Family, Stolen Dog Reunited After 7 Years Thanks to Microchip | NBC Southern California
Clear the Shelters

Clear the Shelters

Finding Forever Homes Across the Country on Aug. 19, 2017

Family, Stolen Dog Reunited After 7 Years Thanks to Microchip

The family pet went home with owner Shannon and her three daughters Tuesday

    processing...

    NEWSLETTERS

    A Bakersfield family reunited with their pit bull, Kona, who has been missing for seven years since she was stolen from their backyard. Video broadcast Tuesday, June 6, 2017.

    (Published Wednesday, June 7, 2017)

    Pet microchipping led to a heartwarming reunion Tuesday for a Southern California family and their dog, who finally returned home seven years after she was stolen.

    Kona, an 8-year-old pit bull, was dropped off by animal control at Ventura County Animal Services (VCAS) Saturday in Camarillo, where workers scanned her for a microchip implant that led to her owner, Shannon Pratt.

    The last time Pratt and her family saw Kona was seven years ago when the then-1-year-old pit bull was stolen from their backyard in Ventura County, according to VCAS. The family has since moved to Bakersfield and Kona's collar was left behind.

    Upon receiving the good news from VCAS, Pratt and her daughters drove to Ventura County to pick up Kona.

    Tuesday's emotional reunion, which was streamed live on VCAS' Facebook, shows Pratt and her three daughters happy to be reunited with Kona.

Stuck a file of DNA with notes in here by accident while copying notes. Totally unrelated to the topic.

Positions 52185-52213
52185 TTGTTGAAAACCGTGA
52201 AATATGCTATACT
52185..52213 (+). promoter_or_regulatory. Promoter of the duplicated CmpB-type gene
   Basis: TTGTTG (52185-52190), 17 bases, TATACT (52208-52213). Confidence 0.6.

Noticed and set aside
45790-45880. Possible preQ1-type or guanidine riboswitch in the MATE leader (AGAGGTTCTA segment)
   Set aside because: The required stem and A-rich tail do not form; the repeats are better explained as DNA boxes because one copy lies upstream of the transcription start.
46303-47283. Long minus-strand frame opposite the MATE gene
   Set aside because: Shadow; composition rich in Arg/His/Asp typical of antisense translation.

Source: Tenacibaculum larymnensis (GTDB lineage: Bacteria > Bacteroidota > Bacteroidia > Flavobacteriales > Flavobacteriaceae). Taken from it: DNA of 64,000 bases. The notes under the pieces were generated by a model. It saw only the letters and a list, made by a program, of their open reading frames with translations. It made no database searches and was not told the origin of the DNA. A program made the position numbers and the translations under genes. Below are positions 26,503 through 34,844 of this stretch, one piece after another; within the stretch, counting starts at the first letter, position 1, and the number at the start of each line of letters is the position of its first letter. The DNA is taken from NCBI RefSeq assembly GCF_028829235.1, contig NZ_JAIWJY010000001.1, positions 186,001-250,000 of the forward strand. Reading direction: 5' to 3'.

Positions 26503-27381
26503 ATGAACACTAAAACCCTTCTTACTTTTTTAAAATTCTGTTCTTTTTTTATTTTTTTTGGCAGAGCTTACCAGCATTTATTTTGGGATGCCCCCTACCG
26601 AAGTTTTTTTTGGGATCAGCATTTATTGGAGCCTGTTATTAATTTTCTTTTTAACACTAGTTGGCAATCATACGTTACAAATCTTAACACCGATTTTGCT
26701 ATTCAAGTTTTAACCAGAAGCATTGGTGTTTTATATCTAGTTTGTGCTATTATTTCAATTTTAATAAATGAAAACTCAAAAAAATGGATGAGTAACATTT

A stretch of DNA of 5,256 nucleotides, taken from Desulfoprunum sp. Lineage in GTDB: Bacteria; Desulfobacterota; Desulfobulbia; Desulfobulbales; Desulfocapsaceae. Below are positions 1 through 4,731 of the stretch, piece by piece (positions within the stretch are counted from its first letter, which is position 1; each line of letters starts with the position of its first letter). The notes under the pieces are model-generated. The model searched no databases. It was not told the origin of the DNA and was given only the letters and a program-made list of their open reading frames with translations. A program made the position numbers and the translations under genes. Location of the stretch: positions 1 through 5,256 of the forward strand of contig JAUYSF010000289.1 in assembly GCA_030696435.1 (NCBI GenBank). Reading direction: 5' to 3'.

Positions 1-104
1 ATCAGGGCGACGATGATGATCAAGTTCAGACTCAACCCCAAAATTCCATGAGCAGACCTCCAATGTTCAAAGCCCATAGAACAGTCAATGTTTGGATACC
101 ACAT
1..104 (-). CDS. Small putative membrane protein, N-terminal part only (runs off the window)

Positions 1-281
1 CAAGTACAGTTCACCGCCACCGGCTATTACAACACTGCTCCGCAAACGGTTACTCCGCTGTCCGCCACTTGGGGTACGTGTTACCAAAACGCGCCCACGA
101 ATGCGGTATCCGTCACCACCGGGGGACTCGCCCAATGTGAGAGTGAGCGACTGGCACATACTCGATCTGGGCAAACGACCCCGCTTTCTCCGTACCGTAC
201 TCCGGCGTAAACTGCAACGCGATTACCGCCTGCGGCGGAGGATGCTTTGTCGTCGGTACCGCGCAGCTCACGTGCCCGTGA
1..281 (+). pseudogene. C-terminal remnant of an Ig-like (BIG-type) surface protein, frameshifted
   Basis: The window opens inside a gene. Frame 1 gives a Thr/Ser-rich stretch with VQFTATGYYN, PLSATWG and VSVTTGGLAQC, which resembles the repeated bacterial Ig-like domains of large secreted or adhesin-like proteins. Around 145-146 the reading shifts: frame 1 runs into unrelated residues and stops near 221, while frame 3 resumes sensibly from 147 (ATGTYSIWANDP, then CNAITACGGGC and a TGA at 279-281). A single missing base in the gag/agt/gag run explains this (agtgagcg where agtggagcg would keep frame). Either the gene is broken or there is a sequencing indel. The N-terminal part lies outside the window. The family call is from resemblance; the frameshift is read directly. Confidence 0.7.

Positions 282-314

"It's just the best feeling when the microchip scanner beeps," said VCAS director Tara Diller. "It means the pet has a microchip, and the chances of reuniting pets with their owners increases exponentially."

    Even though a microchip implant dramatically increases the likelihood of locating a pet's owner, the vast majority of lost pets do not have these implants, according to VCAS spokesman Randy Friedman.

    This is also true of the lost pets at the Camarillo Animal Shelter. Few animals there have microchips, making it difficult to locate owners and move animals out of the shelter. The Camarillo shelter currently offers shelter to 240 animals, almost 100 animals more than its intended 150-animal capacity. The shelter has been far over capacity since it became a "no-kill" facility in 2014, Friedman said.

    Unbelievable Animals: Ultramarathoning Dog Scores Movie DealUnbelievable Animals: Ultramarathoning Dog Scores Movie Deal

    Microchip implants are the size of a grain of rice and last a lifetime, making them a "game changer" for lost pets, Friedman added.

    Animal services officials especially urge owners to microchip their pets as July 4 nears. Friedman said that having a microchip implant will increase the chance that a pet will be returned if it gets lost after running from fireworks.

    VCAS offers microchip implants for $10 at low-cost vaccination clinics that are held at different sites each month. Implants are offered for free for pets that were lost and have been returned to their owners.

    Get the latest from NBC4 anywhere, anytime

    • Download the App

      Available for IOS and Android